What happens when you wake up and forget who you used to be? Is it a sign of growth and rejuvenation? Or have you lost a piece of yourself, a shell of who you once were?
I often introduce myself to new friends and colleagues, without mentioning a detail that at one point in my life defined me. I used to be a competitive swimmer. It’s that simple. I used to be a competitive swimmer and now-a-days I sometimes forget.
I forget that competitive swimming defined my life and my identify. I forget that I would have sacrificed anything - time, friends, and even my grades for the chance to compete internationally and make it to the Olympics.
Identify is a funny thing. We try on identities all the time - as partners, as friends, and especially as job seekers (something I’m focused on quite a bit these days). We immerse ourselves in the language and culture of our in-group, sometimes to the point of not being able to leave; it is so ingrained in us that sometimes it’s difficult to imagine identifying with another group in this way.
At what point does our identity shift? When do we awaken to the conscious notion that we have changed and our world views are different? Passions and hobbies that once seemed so important (i.e. making that documentary in Argentina or writing a children’s book) have stopped being so important. Is that okay?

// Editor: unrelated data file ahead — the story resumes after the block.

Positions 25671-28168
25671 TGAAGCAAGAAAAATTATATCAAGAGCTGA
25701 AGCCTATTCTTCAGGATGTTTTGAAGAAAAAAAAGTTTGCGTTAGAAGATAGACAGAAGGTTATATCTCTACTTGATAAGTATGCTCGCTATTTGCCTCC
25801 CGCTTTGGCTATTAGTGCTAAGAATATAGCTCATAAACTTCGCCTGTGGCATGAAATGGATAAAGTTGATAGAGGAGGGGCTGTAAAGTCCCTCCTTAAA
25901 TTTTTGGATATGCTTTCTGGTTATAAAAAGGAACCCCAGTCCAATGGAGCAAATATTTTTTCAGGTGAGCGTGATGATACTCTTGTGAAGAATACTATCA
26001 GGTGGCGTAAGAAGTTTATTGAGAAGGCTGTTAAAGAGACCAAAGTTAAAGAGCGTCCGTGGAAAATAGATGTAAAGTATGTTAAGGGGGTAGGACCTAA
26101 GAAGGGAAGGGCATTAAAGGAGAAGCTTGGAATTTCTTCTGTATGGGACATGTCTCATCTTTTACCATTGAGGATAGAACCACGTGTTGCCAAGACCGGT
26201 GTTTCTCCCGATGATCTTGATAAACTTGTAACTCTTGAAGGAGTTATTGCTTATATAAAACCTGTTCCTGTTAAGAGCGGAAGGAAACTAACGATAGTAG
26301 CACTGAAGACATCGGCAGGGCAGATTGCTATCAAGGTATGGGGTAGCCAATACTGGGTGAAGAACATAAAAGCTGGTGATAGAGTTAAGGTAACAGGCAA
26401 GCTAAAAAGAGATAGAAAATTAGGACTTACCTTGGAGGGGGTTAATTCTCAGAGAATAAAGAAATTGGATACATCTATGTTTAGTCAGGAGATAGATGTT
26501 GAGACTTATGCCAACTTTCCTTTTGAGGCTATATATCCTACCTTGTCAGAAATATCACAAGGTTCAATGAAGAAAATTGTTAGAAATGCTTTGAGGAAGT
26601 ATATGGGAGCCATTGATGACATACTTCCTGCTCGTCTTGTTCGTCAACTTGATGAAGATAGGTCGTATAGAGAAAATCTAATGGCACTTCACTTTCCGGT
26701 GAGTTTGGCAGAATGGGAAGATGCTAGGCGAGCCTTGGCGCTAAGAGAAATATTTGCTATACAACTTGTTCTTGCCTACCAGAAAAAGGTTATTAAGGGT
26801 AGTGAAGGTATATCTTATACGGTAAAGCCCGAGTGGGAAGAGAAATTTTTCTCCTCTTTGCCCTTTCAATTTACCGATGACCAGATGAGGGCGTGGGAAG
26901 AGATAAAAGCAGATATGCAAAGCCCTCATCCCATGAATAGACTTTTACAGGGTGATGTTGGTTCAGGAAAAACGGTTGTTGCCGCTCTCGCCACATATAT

Sometimes, I remember the hours I spent staring at the black line on the bottom of the pool. I remember the long practices, the sore shoulders and the nervousness I felt as I prepared for a big swim meet. I remember the diligence by which I recorded every workout in a tattered journal now hiding in my storage unit; the obsessiveness by which I tracked competition results, labeling each medal with my time and place in permanent marker.
These memories fade into the distance; they are no longer my reality.
We change, and the environment around us changes. As many leaders point out, change is the only constant. When we are ready to face the change in our lives, we have to accept it. We have to honor the memories of our former life and face who we are now, and what that means. I acknowledge the impact that swimming has had on me; being a swimmer has shaped how I see the world and how I approach the relationships I build and the work I do.
Being a swimmer will always be a part of me, but it does not define me right now. That’s difficult for me to hear, and I am slowly trying to accept it.
If you're wondering what inspired this post: Last month I was grateful to attend the Forbes Under 30 Summit in Philadelphia. On the agenda was a session featuring three Olympic soccer players which I thought about skipping because I had other more important work to do; it was at that moment it hit me: in my former life, I would have never missed an opportunity to hear an Olympian. How can I reconcile this with the obsessed swimmer-athlete that I used to be who would never miss a talk from an Olympian?
If you're wondering what the picture is above: It's of me the summer I interned with US Figure Skating and lived at the Olympic Training Center 10 years ago, standing next to my childhood swimming idol, Janet Evans.